Government moves to resolve contentious issues in civil service
Searches for new statistician-general
To resolve emerging contentious issues in the civil service, the Federal Government has begun a review of the 2000 edition of the scheme of service. The decision to review the document was reached at the National Council on Establishments (NCE) meeting held in Minna, Niger State.
An investigation by The Guardian revealed that there has been a controversy in recent times over the qualifications with which some directors entered into the service. Some of them were said to have secured appointments without basic requirements in line with government standards. A top government official told The Guardian that the review of some of the provisions had become inevitable in view of current realities.
The National Insurance Commission (NAICOM) is one of the agencies that have written to the Head of Service, seeking clarifications on the qualifications for entry into the service.NAICOM’s letter to the Head of Civil Service of the Federation, dated September 17, 2015 and signed by the Deputy Commissioner of Insurance (Finance and Administration), Mr. George Onekhena, reads in part: “We write to seek your clarification and advice on the position of the public service with regard to the status of ICAN professional qualification (ACA) in relation to first degree and Higher National Diploma (HND) in employing people into the service.
“In 2012, the … was employed and he did not have a first degree but ICAN professional (ACA), and the management regarded the latter as equal to the former, especially in view of your letter with Ref No. 54428/5.18/1/401 dated, February … on this matter. Copy attached.”The letter further stated: “The subject had acquired a first degree in 2013, one year after joining the service, and his performance since inception has been assessed as exceptional.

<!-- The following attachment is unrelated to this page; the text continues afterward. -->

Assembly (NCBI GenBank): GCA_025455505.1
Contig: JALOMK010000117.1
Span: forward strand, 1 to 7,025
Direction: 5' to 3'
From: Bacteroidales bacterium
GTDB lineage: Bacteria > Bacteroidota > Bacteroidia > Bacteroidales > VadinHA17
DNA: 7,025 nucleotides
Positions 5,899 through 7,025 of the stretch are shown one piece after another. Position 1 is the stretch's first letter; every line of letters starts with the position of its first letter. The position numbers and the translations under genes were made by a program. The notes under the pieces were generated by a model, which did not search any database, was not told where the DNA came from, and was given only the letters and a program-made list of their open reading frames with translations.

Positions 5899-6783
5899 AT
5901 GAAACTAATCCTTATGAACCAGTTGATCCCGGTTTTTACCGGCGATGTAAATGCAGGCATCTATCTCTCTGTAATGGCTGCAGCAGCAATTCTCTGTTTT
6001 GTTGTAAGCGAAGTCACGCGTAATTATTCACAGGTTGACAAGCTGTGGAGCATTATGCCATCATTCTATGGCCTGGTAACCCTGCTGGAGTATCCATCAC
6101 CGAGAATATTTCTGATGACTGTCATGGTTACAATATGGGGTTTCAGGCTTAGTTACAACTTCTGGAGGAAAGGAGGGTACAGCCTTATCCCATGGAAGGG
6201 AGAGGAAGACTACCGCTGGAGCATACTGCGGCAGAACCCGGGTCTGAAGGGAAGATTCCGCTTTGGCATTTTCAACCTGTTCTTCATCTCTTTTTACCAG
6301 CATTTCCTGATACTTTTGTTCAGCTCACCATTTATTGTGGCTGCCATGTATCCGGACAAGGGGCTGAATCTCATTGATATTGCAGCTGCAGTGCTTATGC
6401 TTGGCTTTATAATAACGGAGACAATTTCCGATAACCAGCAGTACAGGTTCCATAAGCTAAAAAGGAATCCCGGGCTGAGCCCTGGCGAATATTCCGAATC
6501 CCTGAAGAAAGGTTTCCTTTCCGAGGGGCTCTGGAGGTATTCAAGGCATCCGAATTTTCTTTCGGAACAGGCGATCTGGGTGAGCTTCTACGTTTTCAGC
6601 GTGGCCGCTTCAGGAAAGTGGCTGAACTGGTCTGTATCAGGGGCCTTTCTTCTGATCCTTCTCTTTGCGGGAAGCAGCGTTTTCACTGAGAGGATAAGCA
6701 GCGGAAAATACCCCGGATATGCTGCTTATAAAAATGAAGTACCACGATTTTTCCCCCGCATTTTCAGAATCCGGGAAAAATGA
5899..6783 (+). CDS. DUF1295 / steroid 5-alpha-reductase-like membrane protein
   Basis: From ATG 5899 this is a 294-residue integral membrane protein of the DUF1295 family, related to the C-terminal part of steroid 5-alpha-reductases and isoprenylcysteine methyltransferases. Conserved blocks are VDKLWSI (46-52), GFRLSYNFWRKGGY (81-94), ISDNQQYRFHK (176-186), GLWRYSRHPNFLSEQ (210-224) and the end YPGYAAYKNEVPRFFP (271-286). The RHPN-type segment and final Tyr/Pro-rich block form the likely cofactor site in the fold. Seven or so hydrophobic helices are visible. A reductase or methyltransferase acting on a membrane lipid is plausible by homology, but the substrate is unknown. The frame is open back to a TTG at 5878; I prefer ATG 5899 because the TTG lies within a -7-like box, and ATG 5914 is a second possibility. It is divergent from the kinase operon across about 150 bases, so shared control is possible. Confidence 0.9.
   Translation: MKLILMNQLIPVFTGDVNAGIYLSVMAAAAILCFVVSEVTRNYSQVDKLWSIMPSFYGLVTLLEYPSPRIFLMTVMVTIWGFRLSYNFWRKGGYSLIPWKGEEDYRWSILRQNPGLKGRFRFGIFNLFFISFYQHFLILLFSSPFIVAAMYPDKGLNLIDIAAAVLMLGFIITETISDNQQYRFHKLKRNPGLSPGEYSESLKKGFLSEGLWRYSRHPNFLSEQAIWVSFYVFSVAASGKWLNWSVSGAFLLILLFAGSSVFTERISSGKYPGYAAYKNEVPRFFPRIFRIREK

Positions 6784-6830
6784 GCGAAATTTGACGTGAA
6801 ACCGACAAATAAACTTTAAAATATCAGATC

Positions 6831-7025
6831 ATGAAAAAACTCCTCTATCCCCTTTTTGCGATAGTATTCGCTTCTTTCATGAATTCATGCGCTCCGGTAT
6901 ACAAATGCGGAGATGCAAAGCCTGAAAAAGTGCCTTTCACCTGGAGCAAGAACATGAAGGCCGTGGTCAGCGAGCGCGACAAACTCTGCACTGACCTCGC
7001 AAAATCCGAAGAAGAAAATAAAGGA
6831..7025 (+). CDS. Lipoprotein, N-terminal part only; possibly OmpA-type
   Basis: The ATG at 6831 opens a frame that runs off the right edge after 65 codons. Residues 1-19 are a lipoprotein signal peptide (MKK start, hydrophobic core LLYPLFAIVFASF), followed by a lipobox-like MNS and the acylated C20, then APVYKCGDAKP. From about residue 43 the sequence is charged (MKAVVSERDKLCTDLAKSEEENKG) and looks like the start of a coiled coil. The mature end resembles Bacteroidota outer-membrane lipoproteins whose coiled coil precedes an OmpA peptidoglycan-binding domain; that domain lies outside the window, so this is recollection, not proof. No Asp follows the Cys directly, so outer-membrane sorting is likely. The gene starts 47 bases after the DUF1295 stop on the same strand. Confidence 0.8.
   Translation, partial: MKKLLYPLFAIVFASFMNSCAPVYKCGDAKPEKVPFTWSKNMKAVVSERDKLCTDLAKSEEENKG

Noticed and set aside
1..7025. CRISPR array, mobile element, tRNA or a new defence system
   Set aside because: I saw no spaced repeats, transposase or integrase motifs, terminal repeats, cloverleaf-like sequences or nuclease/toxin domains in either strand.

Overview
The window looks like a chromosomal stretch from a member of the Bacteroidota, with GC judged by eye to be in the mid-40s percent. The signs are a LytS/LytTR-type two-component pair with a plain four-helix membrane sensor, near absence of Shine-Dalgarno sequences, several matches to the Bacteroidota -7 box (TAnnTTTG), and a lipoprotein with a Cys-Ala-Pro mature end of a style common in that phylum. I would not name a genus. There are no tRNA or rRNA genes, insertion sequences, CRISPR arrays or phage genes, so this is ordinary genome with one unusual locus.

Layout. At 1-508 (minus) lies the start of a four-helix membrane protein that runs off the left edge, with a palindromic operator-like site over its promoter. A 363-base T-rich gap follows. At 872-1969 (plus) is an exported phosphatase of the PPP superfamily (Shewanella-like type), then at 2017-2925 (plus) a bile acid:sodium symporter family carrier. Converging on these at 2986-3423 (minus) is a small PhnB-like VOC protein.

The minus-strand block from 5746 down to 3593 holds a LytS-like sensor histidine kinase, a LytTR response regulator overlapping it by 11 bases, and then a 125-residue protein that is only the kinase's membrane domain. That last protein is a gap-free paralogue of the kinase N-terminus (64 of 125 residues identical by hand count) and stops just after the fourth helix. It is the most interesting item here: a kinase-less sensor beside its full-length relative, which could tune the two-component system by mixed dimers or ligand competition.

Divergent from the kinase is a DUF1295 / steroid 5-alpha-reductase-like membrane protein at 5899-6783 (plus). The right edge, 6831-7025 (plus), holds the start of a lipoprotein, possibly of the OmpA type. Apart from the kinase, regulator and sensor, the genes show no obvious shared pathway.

“The purpose of this letter is to seek your clarification and advice as the subject has been overdue for confirmation of appointment which has been delayed for reasons including the foregoing.”Additional findings by The Guardian indicate that the person in question had his appointment confirmed after three and half years with the commission.
Responding to NAICOM’s letter, the Head of Service of the Federation, Mrs. Winifred Oyo-Ita, in a letter dated October 5, 2015 and signed by Acting Director (Organisation, Design and Development), Mr. F. O. Bajowa, with reference No HCSF/EPO/EIR/8.54428/21A/T2/111/771, stated that the person with professional qualification such as the Institute of Chartered Accountants of Nigeria could be accommodated.
The Head of Service further said that in line with the provisions of the existing scheme of service, it is only ICAN and other related qualifications prescribed in the scheme that can be considered for civil service appointment.
“However, candidates possessing the professional qualification of the Association of National Accountants of Nigeria (ANAN) must, in addition, possess HND or first degree in a relevant field to be eligible for appointment to the service.”
The person whom the commission’s staff, under the Amalgamated Union of Public Corporations, Civil Service Technical and Recreational Service Employees (AUPCTRE), faulted his recruitment process is a director at NAICOM.
The Guardian findings, however, revealed that the staff are not seeking the director’s exit but for him to be given a position that he truly deserves, which the union argued should be that of a manager or a senior manager in view of his qualification.
His appointment into the commission on October 2, 2012 as a deputy director in 2012 did not only elicit a call for the reversal of his position but stirred his colleagues to a controversy that is currently threatening to tear NAICOM apart.
Meanwhile, President Muhammadu Buhari has begun a search for a replacement for the Statistician-General of the Federation, Dr. Yemi Kale, who has completed his tenure as chief executive officer of the National Bureau of Statistics (NBS).
Kale was brought by the immediate past administration of Dr. Goodluck Jonathan in 2011, as the head of the NBS to introduce best practices in the management and computing of data for use by government and international development partners.
With his imminent exit, the NBS faces the challenge of losing another critical and experienced top management personnel, a challenge that has bedeviled the specialised agency in the last three years.